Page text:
Our Terms of Service and Privacy Policy have changed.

By continuing to use this site, you are agreeing to the new Privacy Policy and Terms of Service.

Zillow files for $52 million IPO

By Julianne Pepitone, staff reporter


NEW YORK (CNNMoney) -- Real estate site Zillow.com filed for a $51.75 million initial public offering Monday.

The Seattle-based company didn't say in its Form S-1 filing how many shares it planned to sell, nor how it would price each share. However, it did say that Technology Crossover Ventures and PAR Investment Partners agreed to buy a total of $5.5 million of common stock directly from Zillow.

Zillow, founded in 2004, provides a database of more than 100 million U.S. homes for sale or rent, as well as homes not currently on the market.

In March, the site and mobile app together attracted 19.4 million unique users -- a year-over-year gain of more than 90%.

Zillow's revenue has grown significantly over the past three years, according to the Securities and Exchange Commission filing. In 2010, Zillow's revenue jumped 74% to $30.5 million.

But the company has also booked net losses during that time, though those losses have been steadily narrowing. Zillow only lost $6.8 million last year, compared with $12.9 million in 2009 and $21.1 million in 2008.

Zillow's IPO filing comes as the public offering market is starting to heat up. LinkedIn filed for an IPO in January and Demand Media went public the same month, while Pandora filed in February.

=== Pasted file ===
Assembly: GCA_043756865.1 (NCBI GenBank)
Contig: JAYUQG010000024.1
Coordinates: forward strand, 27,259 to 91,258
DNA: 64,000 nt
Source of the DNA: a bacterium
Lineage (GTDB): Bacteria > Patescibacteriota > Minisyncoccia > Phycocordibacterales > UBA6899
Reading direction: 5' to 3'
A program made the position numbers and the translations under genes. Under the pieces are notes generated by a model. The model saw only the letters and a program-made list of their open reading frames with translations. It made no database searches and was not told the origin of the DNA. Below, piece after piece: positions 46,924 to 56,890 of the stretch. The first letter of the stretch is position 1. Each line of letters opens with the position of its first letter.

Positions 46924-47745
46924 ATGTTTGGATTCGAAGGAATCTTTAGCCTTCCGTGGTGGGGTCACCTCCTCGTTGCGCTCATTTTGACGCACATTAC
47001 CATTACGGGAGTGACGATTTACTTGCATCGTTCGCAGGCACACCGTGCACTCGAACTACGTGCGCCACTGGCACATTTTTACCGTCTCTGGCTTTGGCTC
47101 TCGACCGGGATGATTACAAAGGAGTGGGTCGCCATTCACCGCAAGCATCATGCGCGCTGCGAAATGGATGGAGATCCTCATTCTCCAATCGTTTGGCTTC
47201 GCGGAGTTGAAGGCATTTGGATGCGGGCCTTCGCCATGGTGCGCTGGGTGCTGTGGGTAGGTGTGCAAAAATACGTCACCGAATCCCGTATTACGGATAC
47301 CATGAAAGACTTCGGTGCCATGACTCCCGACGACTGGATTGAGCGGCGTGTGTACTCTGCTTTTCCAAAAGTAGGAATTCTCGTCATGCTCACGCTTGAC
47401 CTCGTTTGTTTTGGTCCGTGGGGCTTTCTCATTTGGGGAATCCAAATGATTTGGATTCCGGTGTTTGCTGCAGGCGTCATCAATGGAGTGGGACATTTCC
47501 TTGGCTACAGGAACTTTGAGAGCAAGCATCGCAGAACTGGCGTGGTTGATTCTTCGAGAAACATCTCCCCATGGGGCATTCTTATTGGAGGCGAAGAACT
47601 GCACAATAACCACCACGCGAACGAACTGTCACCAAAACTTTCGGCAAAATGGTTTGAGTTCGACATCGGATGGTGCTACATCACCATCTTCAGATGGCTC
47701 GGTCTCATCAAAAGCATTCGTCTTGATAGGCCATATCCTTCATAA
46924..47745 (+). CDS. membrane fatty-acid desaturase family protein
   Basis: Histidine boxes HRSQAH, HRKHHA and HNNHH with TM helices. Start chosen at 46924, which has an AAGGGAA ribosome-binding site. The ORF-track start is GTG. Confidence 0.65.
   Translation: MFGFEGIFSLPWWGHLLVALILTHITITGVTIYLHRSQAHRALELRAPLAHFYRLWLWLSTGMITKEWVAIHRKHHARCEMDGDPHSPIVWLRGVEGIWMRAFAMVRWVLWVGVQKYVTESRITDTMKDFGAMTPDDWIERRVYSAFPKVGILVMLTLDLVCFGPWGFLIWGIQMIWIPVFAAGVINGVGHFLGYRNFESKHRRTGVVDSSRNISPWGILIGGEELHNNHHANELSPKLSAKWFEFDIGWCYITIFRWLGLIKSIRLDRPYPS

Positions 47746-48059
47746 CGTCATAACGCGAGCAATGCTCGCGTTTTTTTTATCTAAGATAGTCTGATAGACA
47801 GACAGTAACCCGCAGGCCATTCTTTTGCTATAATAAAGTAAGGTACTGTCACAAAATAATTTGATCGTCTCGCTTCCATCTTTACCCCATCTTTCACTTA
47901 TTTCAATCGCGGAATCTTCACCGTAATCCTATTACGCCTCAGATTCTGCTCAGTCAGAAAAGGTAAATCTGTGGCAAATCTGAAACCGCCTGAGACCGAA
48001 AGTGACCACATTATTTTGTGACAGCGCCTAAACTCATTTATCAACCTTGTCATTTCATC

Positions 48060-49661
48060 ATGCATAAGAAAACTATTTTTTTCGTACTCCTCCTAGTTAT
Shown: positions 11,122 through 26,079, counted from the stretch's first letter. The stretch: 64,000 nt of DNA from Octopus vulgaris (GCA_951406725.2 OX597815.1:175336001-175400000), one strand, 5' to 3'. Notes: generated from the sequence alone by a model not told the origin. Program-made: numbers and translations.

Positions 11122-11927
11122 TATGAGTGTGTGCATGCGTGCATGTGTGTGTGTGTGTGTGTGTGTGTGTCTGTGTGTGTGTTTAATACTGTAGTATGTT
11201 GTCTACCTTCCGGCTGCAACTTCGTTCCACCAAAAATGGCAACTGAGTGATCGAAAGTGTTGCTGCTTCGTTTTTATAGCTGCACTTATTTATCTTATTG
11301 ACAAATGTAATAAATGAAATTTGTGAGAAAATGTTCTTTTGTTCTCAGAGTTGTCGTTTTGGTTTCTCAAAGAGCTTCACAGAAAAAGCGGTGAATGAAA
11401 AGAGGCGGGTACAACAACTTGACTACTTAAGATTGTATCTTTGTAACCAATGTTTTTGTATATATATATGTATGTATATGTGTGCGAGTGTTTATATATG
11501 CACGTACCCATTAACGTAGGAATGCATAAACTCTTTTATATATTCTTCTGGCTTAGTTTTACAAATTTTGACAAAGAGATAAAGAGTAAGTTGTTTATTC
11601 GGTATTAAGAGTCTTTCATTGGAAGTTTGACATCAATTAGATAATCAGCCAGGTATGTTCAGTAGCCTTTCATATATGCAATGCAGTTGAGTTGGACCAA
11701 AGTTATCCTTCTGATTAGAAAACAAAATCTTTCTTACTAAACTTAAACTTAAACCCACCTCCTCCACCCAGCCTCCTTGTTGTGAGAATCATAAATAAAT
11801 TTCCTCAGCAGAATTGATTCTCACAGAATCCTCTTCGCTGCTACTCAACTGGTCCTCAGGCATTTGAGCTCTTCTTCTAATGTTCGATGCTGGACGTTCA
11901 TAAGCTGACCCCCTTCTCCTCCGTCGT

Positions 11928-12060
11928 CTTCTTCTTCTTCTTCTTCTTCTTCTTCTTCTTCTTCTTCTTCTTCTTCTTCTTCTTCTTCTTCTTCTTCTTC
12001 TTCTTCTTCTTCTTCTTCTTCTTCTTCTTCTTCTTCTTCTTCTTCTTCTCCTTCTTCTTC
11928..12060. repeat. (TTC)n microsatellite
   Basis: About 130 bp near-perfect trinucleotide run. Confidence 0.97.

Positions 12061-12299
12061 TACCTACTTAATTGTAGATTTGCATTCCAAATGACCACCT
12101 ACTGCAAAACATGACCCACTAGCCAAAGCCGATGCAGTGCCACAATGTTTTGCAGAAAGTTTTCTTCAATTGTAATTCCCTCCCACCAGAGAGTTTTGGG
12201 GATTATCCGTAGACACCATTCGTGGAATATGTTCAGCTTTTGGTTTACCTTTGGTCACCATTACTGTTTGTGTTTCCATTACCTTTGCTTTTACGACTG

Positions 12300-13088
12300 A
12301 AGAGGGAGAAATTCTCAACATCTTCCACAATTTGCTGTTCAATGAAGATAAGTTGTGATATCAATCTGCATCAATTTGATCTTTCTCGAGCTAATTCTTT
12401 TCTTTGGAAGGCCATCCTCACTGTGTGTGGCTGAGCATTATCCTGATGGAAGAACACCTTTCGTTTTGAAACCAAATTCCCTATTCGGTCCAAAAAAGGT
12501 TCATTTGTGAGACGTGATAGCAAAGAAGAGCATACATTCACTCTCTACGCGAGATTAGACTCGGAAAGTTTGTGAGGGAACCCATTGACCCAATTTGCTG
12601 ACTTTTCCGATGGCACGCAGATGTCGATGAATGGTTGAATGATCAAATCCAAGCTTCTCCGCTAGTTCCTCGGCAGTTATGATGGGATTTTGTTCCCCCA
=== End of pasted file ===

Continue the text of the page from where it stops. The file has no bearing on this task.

On Friday, Chinese social networking site Renren also filed for an IPO on the U.S. market. To top of page

Index Last Change % Change
Dow 17,689.86 -56.12 -0.32%
Nasdaq 5,128.28 -0.51 -0.01%
S&P 500 2,103.84 -4.79 -0.23%
Treasuries 2.20 -0.06 -2.78%
Data as of 8:41pm ET
Company Price Change % Change
Bank of America Corp... 17.88 -0.25 -1.38%
Micron Technology In... 18.51 -1.39 -6.98%
Facebook Inc 94.01 -1.20 -1.26%
Apple Inc 121.30 -1.07 -0.87%
Frontier Communicati... 4.72 0.09 1.94%
Data as of 4:03pm ET
Sponsors

Sections

Some families are outraged at the sums they've been offered by Lufthansa as compensation for the Germanwings plane crash in March which killed 150 people. More

Fast-food chains that operate in more than 30 locations nationwide are the sole target of a new rule in New York to hike their minimum wage to $15. But consumers and small business owners, as well as some employees, may be the ones to pay the price. More

You can't blame it on the economy anymore. More Millennials now have jobs, but are still living at home. More